Tuesday, June 30, 2020

I never knew it was this bad

I never knew it was this bad.

Sure, declining sales have been on the lips of every critic of the SSF Titanic's course for the past decade--and many of the passengers of science fiction, too. And writers have bemoaned the apathy for short fiction along the way.

So, yes, things are bad for science fiction short story magazines. Out on the edges, titles have shorter runs than the fly-by-night pulps. Fire sales of back issues before closings are not uncommon. Amazing was saved from a failed Kickstarter by an angel investor writing checks in excess of $10,000. More than one small press has gone out of business thanks to repeated flirtations with short fiction. And the recent Weird Tales revival just...vanished. The old names don't have the drawing power they used to, and the new names are stuck between not-taking enough risks and taking too many in a field that is glutted with supply but not demand.

It's not the short story. The indie shared universe mega-series make mone selling anthologies and even fanfic anthologies to their fans.

Still, in my ignorance, I thought things were bad by pulp standards, where 50,000 in circulation was average, 100,000 was good, and 35,000 was the lean years. Anything below that, and the magazine would be set aside for one that covered the current fad in short fiction. And, given that I've come across anecdotal statements that placed Asimov's and Analog at around 85,000 in the 1980s, I assumed that the same standard still applied.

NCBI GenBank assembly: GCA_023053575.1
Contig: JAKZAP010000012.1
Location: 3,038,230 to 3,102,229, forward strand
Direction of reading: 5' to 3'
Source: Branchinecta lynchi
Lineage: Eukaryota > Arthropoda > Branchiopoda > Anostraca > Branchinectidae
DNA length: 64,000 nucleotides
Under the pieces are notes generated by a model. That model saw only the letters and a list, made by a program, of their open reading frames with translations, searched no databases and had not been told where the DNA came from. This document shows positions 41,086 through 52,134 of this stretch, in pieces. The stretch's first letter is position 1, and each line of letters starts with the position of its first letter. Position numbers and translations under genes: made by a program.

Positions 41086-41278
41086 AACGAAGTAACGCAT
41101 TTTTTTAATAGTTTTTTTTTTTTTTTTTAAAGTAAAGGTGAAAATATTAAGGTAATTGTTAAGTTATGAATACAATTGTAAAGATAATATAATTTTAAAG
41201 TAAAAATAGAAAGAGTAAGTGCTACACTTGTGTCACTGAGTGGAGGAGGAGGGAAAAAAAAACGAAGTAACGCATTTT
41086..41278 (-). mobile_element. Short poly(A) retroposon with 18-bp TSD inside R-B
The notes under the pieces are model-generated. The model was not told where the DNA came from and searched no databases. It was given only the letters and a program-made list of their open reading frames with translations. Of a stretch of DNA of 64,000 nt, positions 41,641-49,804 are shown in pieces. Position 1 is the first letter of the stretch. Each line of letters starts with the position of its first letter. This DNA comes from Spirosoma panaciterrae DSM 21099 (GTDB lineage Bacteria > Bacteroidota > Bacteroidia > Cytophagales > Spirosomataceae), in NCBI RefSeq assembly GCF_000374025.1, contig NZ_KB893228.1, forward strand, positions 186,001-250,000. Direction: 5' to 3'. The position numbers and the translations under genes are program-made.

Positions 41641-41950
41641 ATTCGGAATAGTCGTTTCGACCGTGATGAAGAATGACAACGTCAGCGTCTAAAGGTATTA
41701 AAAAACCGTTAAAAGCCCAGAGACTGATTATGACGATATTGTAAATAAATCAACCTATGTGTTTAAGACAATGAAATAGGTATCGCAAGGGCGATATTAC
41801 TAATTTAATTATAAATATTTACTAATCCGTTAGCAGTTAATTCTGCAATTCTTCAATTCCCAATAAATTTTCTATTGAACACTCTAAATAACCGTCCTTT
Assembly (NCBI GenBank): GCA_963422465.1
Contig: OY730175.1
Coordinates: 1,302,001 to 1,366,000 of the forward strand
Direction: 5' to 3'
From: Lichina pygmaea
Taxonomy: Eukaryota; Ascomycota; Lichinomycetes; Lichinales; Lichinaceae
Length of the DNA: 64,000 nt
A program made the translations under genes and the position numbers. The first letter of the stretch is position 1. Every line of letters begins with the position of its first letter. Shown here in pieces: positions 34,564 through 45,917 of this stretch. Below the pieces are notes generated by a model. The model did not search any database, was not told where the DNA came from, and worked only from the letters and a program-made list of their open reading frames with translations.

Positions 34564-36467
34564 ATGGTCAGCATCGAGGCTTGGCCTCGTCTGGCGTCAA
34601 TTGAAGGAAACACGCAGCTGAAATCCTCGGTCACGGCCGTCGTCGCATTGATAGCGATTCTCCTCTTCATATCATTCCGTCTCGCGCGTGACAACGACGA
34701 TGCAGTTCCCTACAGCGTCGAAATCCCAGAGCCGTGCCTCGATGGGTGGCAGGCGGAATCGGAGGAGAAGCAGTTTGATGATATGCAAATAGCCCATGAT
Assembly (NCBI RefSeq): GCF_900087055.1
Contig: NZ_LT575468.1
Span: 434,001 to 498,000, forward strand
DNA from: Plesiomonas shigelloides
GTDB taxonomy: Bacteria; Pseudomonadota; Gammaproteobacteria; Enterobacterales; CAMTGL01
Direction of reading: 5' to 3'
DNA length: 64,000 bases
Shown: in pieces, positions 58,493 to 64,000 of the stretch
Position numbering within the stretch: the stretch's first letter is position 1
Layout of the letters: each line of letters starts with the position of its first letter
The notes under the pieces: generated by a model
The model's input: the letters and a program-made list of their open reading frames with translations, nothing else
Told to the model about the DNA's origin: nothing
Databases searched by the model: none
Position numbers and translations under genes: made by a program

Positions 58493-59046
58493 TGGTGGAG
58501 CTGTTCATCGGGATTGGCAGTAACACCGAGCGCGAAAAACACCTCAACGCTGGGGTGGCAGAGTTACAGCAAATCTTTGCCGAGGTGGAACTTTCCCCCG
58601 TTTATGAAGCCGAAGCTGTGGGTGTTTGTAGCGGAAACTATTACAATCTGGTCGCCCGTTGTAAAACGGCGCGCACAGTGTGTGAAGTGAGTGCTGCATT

Given the declining audiences in just about every entertainment media, this was a lazy assumption on my part.

No science fiction magazine currently has a circulation higher than 20,000. To pick one example, Fantasy & Science Fiction has gone from 60,000 to 6,000 in 80 years.

Many of the "cool and forward-thinking" are lucky to get 5,000 or even 3,000.

And the market here has been floundering for a while, as 2009 figures show. Certainly, a precipitous drop from the 1980s.

The market is contracting, without signs of stopping, from at least the mid-2000s generational handover. Digital and its different margins have likely kept some of these magazines in business far longer than print runs can justify. This has also allowed many smaller magazines to thrive in niches as a sort of underground to the underground. But the overall scene is still shrinking, and there is no prestige, no coolness to short fiction in a time where tens of thousands and more devour teenagers' first fanfiction short stories. If there was, the magazines would be growing, not managing their decline

It's almost to the point where the established science fiction "fandom" does not and should not be the audience. There are 300 million people not reading science fiction short stories. The editor who can figure out how to reach even 0.0001% of that will be the king of science fiction.

Where's science fiction's Dana White?

Wednesday, June 24, 2020

Dungeon Core Fantasy

As literary RPGs have demonstrated lasting power in the turbulent mix that is publishing, authors have taken the idea of novelizing immersive gameplay and applied it in new ways. Most litRPGs take up the story of adventurers clearing out dungeons for profit and story progression, describing the adventurers’ growth and skills along the way. But what if the dungeon was the protagonist instead of the adventurers?
It’s an idea that’s been done before in games. Dungeon Keeper, the Dungeons series, and Evil Genius have taken the mechanics of empire building games and crossed them with real-time strategy gameplay to create a tongue-in-cheek genre where evil overlords map out cunning and cruel traps inside dungeon to protect their loot from waves of raiding heroes. But something unusual happened on the way from darkly humorous gaming to popular novels.